The man in front of me in the line at the ticket booth is getting cranky, I can tell, but he’s trying to keep it together.
It’s only when he turns around and walks back past me that he lets it out and vents to his wife. “They’re just ripping us off every time and I’m sick of it,” he spits.
The ‘they’ in his outburst is Sri Lanka and the ‘us’ is foreigners. Because buying an entry ticket to many of the main tourist sites here is not a cheap transaction. One of the country’s most popular attractions, the imposing rock of Sigiriya with a fortress at the top, costs US$30 for foreigners and just 100 rupees (about 30 cents) for Sri Lankans. To save you the maths – the ticket is 100 times more expensive for a tourist than a local! The pricing is similar at the country’s other main cultural sites like the ancient capitals of Polonnaruwa and Anuradhapura.
It was a few years ago that I witnessed this interaction in Sri Lanka (which, to be clear, has nothing to do with the current economic problems in the country), and I’ve seen many similar situations across the world since. Whenever there is a difference in price for tourism sites and foreigners are charged more, there are always some people who are angry.
Is the indignation justified? Well, there are enough complaints in the reviews online to suggest a large number of people who believe different pricing is unfair.
“What discrimination. Nowhere in the world is this happening except in Sri Lanka. The rest of the world should start charging every Sri Lankan higher prices,” says one Canadian reviewer about Sigiriya.
“I was asked by a silly soldier woman to pay tourist ticket because I was white. Because of this experience I have decided not to visit Sri Lanka anymore and I will not recommend that destination to anyone,” comments a reviewer from Norway about Anuradhapura.
Let me be blunt here – I think these people are wrong. The misunderstanding is that the complainants think foreigner prices have been put up, whereas what’s actually happened is local prices have been put down. In a country like Sri Lanka, where the average wage is US$10 a day, how could most locals afford to visit Sigiriya at US$30 a ticket? It would be the equivalent of an Australian paying $880, based on our average wage.
Heritage is important to protect, and one of the most important reasons to protect it is so it can be experienced by people who appreciate its context – it’s just a pile of bricks, otherwise. And while heritage sites belong to all of us, they are of course especially significant to local populations. It’s more than fair that they’re able to afford to visit the most important landmarks in their country.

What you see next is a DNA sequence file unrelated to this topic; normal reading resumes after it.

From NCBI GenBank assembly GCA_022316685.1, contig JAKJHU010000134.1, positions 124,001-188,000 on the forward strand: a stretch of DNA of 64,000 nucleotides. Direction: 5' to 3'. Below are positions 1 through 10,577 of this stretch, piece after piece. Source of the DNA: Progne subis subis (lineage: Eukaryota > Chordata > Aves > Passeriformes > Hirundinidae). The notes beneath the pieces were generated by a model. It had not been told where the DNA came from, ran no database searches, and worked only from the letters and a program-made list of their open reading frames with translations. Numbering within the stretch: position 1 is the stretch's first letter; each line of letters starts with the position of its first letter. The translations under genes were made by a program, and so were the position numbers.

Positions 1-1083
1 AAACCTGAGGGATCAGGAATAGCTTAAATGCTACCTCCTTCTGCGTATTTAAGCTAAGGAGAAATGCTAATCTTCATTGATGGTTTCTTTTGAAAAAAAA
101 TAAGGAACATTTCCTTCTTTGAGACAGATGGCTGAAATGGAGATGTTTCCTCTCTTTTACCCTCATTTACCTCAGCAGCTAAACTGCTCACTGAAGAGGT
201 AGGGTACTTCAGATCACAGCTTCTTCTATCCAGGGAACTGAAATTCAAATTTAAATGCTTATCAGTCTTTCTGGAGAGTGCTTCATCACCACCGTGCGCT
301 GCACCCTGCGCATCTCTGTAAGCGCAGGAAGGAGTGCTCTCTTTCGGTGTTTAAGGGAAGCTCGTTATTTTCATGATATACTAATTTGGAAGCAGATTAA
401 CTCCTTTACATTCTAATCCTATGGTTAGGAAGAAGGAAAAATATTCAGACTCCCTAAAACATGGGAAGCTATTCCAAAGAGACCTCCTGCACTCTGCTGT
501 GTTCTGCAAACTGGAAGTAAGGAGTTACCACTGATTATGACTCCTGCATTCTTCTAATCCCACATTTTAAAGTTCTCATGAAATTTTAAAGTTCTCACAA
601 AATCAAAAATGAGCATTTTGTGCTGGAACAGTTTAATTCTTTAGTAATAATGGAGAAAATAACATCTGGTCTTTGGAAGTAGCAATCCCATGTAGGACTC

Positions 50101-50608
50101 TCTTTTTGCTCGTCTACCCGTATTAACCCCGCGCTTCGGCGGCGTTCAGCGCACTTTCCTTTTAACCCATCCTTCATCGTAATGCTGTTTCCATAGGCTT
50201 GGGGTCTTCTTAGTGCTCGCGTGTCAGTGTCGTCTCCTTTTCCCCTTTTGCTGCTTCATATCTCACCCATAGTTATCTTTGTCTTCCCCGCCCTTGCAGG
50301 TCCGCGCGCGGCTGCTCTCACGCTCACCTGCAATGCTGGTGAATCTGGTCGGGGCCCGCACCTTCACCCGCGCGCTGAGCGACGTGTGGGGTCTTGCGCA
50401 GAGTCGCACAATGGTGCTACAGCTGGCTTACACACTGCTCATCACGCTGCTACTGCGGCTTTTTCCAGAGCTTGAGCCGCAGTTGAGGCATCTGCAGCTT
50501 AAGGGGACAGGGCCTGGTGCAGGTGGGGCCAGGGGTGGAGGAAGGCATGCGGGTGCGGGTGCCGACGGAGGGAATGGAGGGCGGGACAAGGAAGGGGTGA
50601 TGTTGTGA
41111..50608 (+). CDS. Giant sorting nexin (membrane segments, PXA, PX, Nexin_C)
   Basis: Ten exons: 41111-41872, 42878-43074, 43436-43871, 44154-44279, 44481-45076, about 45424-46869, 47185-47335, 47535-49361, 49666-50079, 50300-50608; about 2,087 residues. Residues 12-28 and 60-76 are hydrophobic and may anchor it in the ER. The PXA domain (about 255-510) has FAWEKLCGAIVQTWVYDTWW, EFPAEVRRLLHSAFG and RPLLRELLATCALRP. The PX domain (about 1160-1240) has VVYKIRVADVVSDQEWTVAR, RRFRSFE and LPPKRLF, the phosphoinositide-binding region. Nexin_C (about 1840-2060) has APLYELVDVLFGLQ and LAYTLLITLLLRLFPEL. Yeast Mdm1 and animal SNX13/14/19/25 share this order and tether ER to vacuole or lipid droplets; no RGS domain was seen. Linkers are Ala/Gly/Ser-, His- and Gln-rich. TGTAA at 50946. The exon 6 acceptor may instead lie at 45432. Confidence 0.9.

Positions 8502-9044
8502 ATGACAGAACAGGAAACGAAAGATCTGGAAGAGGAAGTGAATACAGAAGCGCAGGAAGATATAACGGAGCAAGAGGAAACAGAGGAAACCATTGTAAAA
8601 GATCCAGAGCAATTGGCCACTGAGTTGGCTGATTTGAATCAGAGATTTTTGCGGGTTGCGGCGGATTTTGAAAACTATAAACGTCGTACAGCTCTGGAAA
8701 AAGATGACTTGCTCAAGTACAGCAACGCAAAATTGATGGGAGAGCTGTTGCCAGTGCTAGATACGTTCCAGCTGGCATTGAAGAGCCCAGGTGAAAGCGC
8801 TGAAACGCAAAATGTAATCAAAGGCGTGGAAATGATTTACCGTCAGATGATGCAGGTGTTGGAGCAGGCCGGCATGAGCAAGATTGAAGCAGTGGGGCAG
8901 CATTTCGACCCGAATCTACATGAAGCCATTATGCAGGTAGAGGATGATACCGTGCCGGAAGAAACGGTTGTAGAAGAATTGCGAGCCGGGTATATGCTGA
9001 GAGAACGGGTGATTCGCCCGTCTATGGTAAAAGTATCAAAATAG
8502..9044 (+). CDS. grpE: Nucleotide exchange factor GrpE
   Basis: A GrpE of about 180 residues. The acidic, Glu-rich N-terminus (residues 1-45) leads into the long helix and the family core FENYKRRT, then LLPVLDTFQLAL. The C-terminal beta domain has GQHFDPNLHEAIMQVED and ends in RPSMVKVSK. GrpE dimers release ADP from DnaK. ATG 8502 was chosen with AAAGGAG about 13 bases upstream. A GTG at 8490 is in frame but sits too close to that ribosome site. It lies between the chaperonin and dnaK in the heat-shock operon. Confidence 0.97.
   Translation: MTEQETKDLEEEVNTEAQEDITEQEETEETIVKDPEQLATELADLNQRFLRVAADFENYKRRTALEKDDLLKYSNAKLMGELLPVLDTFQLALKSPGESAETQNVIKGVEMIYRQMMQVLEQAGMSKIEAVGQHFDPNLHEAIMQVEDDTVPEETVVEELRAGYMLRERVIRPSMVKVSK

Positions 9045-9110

This is why the arrangement to have a different price for locals is most prevalent in developing countries. In India, for example, it costs 1100 rupees ($20) for foreigners to visit the Taj Mahal, while locals pay just 50 rupees (90 cents). Khao Sok National Park in Thailand is 300 baht ($12) for foreigners and 40 baht ($1.60) for locals. In Indonesia, it’s US$25 ($35) for a foreigner ticket to the Buddhist temple of Borobudur, and 50,000 rupiah ($5) for locals.
You’ll even find some version of split pricing in wealthier countries. Where I am this week, in the French city of Nice, a three-day pass to see the main museums costs €15 for tourists but is free for residents in this part of the Côte d’Azur. Do foreigners complain about that? Well, possibly – people do like to complain about most things – but I haven’t heard any grumbling. And that’s because it’s understood that locals should have the right to visit their own museums, seeing as these institutions tell their stories… and their taxes help to fund them!
Perhaps if the tourist sites around the world that have a foreigner/local pricing structure just made it free for their citizens, there wouldn’t be such outrage? That’s what happens at Angkor in Cambodia and, because there isn’t a big sign with a cheaper price for Cambodians, nobody bats an eyelid.
What about just making sites free for everyone? That’s the approach you find in places like Washington DC, where the Smithsonian Museums along the National Mall have no entry fees and receive the majority of their funding from the Federal Government. It’s the same in London, at popular attractions like the British Museum and the V&A. And also in Australia, at institutions like the National Gallery in Canberra and most of the main state art galleries too. Perhaps that’s wishful thinking.
But for those Australian sites where you do need to buy a ticket, there’s just the one price, regardless of where you come from. If Sri Lanka, India, Thailand, and all those other countries give a discount to their citizens, why shouldn’t ours? Well, because we can afford it. Entry to Uluṟu is just $38 for three days, a tour of the Sydney Opera House is $43, Sovereign Hill in Ballarat is $39. Each of those entry prices is equal to about one hour’s work, based on the average national wage.
So next time you’re travelling and you see an entry sign with a local price, please don’t be like the man who huffed and puffed in front of me in Sri Lanka. Cherish the fact that you’re able to be there seeing some of the world’s greatest heritage – and so is the local family standing alongside you.